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Stanley Cup Final

Jake Guentzel of Penguins scores winner again in Game 2 against Predators

Magic carpet ride continues in Stanley Cup Final for forward, who sets record for U.S.-born rookies

by Lisa Dillman @reallisa / NHL.com Staff Writer

PITTSBURGH -- Forward Jake Guentzel watched the Pittsburgh Penguins defeat the San Jose Sharks to win the 2016 Stanley Cup championship. He quickly shifted his focus to training camp that fall.

"He sat there last year on the couch," said Mike Guentzel, who is Jake's father and an associate hockey coach at the University of Minnesota. "He's like, 'Geez, they win the Cup and it's going to be hard to make the team.'"

A year later, the Penguins are two victories from another Stanley Cup championship after a 4-1 victory against the Nashville Predators in Game 2 of the 2017 Stanley Cup Final at PPG Paints Arena on Wednesday.

 

[RELATED: Complete Stanley Cup Final coverage]

 

This year, though, Guentzel has played an enormous role.

Guentzel, 22, scored twice, including the game-winner to help the Penguins take a 2-0 lead in the best-of-7 series. He also scored the game-winning goal in Game 1 on Monday.

His five game-winning goals this postseason is an NHL rookie record. He has 19 points (12 goals, seven assists) in 21 games.

Video: NSH@PIT, Gm2: Guentzel threads a rebound by Rinne

The NHL rookie record for goals scored in the postseason has stood since 1981, when Dino Ciccarelli scored 14 for the Minnesota North Stars. Guentzel moved past Jeremy Roenick (11 with the Chicago Blackhawks in 1990) and Brad Marchand (11, Boston Bruins in 2011) on Wednesday and surpassed Roenick's record of most goals by a United States-born rookie in the postseason.

"It's crazy," Guentzel said. "You can't even put it into words what it feels like."

His teammates, Penguins coach Mike Sullivan and his father found the words for him. Guentzel found the smallest of openings when he put the puck in under the arm of Predators goaltender Pekka Rinne at 16:36 of the first period to make it 1-1. His second goal, the game-winner, came 10 seconds into the third.

Guentzel's second goal was one second shy of the fastest to begin any period in Stanley Cup Final history. Montreal Canadiens forward Brian Skrudland scored nine seconds into overtime in Game 2 against the Calgary Flames in 1986.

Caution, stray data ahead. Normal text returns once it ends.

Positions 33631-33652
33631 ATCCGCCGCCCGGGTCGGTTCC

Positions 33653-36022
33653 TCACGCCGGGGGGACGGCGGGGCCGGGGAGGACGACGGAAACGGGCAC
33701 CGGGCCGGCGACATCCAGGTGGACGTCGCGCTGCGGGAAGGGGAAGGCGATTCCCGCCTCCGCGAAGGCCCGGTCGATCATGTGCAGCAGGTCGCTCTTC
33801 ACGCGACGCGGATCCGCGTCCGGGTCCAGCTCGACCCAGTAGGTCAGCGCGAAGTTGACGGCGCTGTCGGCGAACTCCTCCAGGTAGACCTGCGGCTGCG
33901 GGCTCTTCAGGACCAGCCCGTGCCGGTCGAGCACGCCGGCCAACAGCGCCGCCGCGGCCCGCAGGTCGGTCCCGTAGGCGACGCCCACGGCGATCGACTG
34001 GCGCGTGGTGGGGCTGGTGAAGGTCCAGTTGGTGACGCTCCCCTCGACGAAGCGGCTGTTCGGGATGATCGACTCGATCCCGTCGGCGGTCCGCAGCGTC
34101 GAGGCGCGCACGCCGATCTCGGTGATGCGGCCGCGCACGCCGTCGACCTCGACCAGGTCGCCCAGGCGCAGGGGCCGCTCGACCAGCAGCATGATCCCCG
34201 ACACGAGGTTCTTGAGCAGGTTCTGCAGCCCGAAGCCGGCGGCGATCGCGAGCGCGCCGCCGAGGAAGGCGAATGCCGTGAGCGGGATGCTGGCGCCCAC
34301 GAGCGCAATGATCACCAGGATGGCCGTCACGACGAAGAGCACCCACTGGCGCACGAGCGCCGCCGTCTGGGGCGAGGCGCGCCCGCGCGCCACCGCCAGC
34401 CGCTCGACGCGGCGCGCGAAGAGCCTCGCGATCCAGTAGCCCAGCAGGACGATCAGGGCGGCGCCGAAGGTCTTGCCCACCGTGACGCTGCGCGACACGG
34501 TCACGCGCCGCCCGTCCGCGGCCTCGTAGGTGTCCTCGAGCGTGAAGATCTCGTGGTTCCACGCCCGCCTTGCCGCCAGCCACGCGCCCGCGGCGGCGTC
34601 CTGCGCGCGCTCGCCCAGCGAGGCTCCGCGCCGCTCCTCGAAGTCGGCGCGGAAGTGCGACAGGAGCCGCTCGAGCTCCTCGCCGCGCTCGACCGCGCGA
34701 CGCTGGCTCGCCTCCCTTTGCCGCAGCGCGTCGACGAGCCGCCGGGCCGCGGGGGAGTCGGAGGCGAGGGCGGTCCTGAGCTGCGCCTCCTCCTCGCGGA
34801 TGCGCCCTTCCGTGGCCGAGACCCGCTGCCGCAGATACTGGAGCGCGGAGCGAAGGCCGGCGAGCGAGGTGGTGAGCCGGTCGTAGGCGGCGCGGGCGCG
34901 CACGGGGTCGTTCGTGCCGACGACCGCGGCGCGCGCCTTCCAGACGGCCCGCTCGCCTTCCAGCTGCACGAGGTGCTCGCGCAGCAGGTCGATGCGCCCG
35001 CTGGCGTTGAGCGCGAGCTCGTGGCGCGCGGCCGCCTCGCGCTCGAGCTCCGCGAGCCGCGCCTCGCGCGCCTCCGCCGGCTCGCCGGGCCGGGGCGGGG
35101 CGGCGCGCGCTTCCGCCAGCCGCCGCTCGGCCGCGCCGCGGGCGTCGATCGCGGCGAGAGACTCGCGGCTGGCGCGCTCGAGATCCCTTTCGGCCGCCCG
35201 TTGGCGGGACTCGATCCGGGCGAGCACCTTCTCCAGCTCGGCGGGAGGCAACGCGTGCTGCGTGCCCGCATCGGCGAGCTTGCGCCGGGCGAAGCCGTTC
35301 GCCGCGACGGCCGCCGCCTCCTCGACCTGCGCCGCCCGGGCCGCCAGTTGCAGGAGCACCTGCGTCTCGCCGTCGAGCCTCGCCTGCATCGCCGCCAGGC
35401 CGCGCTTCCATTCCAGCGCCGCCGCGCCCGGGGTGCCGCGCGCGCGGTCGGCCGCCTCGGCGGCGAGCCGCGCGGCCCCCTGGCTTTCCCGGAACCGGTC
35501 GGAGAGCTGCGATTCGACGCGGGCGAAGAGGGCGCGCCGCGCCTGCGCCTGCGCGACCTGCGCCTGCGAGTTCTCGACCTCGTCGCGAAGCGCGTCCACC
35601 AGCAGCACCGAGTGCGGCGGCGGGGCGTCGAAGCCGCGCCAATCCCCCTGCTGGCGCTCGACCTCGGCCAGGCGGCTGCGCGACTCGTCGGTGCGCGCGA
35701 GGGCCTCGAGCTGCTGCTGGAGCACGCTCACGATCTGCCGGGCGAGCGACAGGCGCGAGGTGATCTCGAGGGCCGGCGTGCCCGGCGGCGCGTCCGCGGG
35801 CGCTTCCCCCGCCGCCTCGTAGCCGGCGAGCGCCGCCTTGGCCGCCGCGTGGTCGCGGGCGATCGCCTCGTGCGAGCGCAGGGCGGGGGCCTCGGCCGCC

"He's amazing," Penguins forward Evgeni Malkin said. "Some games he plays quiet, you don't see him but at the right time, he is here. He's a great shooter guy. He's very smart. He gets great chances to score. He has a small chance, he scores."

Guentzel went eight games without scoring before the Cup Final. He was worried about being scratched for Game 1.

Less than a week later, Guentzel has entered the conversation for the Conn Smythe Trophy, given to the most valuable player of the playoffs.

Game 3 will be played at Bridgestone Arena on Saturday (8 p.m. ET; NBCSN, CBC, SN, TVA Sports).

"It's just magical. I don't know what you say," Mike Guentzel said. "We were hoping Jake would play 5-10 games this year. He got called up and he scored his first shift. He scored his first NHL playoff game. He scores his first Stanley Cup Final game.

Video: NSH@PIT, Gm2: Guentzel buries a rebound for second

"You can't even write this up; [you're not] dreaming this up in your wildest dreams. I'm happy for Jake. A couple of days ago, he was worried about being in the lineup. Now he's got 12 goals in the NHL playoffs. You read Twitter and you see the pictures. He's broken this record, he's broken that record."

The beauty of Guentzel's game is he can score in a variety of fashions. He has scored playing with Penguins center Sidney Crosby and without him. Even in the same game.

"When the plays are there, his instincts will take over," Sullivan said. "He's a real talented kid."

Sullivan said they made adjustments, noting it was Guentzel's first long playoff run.

"We just thought if we cut his minutes, we'd get more productive minutes from him," Sullivan said. "I think he's had an opportunity to get a little bit of a second wind. He's getting his legs back. I think his confidence is there."

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